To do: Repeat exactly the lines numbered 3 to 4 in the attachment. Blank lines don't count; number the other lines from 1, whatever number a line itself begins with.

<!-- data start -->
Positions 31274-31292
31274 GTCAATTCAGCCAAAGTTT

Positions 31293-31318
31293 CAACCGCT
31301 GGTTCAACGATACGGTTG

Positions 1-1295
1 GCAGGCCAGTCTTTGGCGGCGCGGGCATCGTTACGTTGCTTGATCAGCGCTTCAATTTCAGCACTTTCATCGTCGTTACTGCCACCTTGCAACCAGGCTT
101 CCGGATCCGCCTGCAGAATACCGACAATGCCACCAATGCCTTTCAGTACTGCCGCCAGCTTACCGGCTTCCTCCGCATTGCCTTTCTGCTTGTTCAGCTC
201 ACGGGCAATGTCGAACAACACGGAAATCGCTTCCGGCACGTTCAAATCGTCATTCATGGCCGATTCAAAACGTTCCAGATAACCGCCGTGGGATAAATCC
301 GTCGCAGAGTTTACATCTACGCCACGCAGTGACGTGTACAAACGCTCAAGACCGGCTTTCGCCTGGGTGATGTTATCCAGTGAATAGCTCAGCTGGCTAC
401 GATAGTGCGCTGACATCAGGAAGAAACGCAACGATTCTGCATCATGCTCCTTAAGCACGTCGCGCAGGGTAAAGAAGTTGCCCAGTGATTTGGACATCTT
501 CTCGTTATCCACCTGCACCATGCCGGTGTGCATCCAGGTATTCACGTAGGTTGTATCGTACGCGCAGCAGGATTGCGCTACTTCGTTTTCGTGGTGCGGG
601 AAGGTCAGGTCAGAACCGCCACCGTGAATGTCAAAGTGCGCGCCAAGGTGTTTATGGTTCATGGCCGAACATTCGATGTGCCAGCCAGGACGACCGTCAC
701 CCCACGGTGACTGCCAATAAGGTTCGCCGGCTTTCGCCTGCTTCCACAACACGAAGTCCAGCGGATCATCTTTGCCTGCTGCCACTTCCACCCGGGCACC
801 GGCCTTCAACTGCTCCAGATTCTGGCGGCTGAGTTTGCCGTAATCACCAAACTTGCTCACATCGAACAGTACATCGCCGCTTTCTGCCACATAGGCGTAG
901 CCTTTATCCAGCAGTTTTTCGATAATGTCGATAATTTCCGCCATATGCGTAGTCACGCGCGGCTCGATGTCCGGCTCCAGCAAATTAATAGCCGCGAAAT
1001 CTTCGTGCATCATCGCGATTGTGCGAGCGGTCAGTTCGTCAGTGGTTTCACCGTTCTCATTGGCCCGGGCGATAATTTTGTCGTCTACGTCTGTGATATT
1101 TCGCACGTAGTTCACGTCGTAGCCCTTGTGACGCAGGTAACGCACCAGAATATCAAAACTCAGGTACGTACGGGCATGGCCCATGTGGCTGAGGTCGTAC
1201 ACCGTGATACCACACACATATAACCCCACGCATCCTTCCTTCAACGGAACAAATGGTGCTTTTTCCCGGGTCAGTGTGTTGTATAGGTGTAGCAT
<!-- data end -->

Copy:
Positions 31293-31318
31293 CAACCGCT